Author writes from heart in latest story

Bicester Advertiser: Catherine Jones, who writes under the name Fiona Field, with a copy of Soldiers’ Wives Buy this photo Catherine Jones, who writes under the name Fiona Field, with a copy of Soldiers’ Wives

SHE was thrown out of the Army when she fell pregnant but Catherine Jones is still using her curtailed career as material for her new book.

The author today publishes her 17th book Soldiers’ Wives, her seventh about life in the forces, with publisher Head of Zeus.

Published under the name Fiona Field, it follows three women in the Army through their marital and career problems.

She joined the Army as a second lieutenant in Bicester aged 18 in 1976.

She worked her way up to the rank of captain and travelled to Germany and Cyprus but said she was thrown out when she fell pregnant with Penny, born in 1985.

The mum-of-three grown-up children said: “I met my husband, Ian, in Bicester. He was a bomb disposal expert and I thought that sounded like fun.

“But I took my eye off the ball. For the first time ever I was suffering from terrible airsickness during training, and I thought something was wrong. I went to the doctor and he told me I was pregnant.”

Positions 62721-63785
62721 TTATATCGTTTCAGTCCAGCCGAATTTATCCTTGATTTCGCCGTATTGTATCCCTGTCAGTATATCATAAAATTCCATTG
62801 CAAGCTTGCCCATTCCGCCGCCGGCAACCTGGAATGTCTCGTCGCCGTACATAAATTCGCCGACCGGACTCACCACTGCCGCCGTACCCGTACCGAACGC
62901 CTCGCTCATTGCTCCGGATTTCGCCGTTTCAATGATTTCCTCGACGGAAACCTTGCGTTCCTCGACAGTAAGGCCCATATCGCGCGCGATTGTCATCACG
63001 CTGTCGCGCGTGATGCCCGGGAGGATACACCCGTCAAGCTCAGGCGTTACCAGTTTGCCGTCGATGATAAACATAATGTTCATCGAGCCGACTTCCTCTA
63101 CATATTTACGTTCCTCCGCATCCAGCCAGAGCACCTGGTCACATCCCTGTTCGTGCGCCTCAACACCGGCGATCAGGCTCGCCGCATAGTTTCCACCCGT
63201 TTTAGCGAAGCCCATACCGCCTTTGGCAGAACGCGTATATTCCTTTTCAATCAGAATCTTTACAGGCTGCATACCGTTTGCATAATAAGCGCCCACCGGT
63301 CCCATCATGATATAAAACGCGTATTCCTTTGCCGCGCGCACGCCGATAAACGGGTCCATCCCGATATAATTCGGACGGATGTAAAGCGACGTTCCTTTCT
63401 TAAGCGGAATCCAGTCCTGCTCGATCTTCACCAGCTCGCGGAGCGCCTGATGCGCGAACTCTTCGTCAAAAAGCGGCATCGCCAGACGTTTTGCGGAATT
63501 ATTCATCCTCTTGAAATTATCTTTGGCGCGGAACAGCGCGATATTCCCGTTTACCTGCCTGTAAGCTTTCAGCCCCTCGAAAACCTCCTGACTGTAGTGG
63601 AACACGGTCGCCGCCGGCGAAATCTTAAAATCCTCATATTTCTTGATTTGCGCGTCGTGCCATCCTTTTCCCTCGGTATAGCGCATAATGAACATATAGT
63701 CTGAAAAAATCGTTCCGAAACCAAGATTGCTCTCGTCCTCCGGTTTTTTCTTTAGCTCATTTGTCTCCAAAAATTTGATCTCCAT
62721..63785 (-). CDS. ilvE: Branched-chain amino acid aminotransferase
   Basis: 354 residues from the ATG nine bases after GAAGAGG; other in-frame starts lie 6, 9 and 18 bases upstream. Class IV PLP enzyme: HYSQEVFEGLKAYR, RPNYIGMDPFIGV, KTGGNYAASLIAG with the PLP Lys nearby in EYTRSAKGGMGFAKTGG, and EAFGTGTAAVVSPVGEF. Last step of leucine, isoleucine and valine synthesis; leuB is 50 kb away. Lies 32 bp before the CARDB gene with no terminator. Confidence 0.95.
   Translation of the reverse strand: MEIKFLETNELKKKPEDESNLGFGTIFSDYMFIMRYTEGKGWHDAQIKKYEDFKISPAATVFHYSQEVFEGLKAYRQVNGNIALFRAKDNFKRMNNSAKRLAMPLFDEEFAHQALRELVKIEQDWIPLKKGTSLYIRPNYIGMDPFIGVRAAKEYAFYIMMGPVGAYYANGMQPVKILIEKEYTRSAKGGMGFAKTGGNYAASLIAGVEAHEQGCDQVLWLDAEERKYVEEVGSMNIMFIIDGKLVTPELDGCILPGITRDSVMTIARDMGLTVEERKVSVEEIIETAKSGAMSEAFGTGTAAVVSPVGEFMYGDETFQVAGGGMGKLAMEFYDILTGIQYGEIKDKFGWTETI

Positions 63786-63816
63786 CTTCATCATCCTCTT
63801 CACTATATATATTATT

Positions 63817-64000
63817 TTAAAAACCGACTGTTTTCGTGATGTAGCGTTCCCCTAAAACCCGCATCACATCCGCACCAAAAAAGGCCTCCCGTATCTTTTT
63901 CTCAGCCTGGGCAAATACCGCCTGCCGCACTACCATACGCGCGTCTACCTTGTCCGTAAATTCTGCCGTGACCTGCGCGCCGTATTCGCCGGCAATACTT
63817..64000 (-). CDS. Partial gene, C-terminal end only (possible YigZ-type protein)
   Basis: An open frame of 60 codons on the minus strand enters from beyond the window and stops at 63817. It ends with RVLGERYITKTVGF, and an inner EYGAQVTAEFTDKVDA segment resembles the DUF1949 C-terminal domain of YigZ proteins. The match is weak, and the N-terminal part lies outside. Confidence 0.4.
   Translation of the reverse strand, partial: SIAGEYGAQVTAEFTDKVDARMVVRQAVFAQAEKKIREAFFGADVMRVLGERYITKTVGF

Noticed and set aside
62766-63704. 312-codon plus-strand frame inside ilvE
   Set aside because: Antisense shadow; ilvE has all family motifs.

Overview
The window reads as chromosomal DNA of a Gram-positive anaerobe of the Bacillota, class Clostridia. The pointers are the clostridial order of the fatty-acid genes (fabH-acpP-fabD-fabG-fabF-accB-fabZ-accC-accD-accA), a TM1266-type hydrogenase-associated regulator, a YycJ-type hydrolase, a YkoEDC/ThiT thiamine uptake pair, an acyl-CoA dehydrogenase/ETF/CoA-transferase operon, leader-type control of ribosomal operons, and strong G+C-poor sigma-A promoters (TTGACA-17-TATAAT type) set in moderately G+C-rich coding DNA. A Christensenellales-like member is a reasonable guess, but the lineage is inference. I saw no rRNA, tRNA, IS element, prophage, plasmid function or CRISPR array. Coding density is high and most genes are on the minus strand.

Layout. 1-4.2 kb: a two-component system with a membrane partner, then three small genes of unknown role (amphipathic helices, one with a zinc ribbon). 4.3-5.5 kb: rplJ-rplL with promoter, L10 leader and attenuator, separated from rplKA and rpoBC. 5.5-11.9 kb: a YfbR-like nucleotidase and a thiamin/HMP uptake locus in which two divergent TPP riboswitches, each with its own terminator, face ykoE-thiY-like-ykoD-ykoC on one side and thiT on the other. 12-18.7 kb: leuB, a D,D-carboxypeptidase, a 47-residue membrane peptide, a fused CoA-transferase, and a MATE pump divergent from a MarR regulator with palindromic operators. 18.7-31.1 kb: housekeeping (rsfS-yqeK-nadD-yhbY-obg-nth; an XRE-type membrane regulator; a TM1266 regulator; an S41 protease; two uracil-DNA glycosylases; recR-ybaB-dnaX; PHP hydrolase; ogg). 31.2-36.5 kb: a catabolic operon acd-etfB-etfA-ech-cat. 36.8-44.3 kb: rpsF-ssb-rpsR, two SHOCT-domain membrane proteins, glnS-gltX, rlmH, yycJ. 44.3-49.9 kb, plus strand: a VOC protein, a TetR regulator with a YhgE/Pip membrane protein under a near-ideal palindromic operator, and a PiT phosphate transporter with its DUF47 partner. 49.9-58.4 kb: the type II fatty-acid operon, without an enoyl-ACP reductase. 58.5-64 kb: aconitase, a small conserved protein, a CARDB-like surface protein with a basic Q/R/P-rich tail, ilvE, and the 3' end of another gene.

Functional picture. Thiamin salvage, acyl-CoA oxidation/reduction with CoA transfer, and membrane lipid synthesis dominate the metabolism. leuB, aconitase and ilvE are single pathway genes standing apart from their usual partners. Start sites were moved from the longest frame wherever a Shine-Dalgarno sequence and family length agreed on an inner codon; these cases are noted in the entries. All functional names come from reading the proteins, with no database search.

Mrs Jones, now 58, said: “I was thrown out, it wasn’t my choice.

“Women were only just allowed to carry on serving once they were married. It was a very draconian way of thinking.”

But she said: “With everything that happened after that – we did six moves in five years and had two more kids, Victoria and Tim – I don’t think I could have juggled the Army as well.”

Her big break as a novelist began when working for The Grapevine, a magazine for Army wives.

Mrs Jones, who has sold tens of thousands of her books, said: “It’s all a bit of an accident, really. One day the editor was short of a 200- word column and I filled in.

“It became a regular feature and then was put into a book, Gumboots and Pearls, which was released in 1990. From there I thought I’d write some novels.”

The main character in Soldiers’ Wives, an Oxford graduate with a baby and an officer husband, is based on her own life, she said.

She said: “Everybody has chunks of the autobiographical in their novels. There’s stuff in there that was really written from the heart.”

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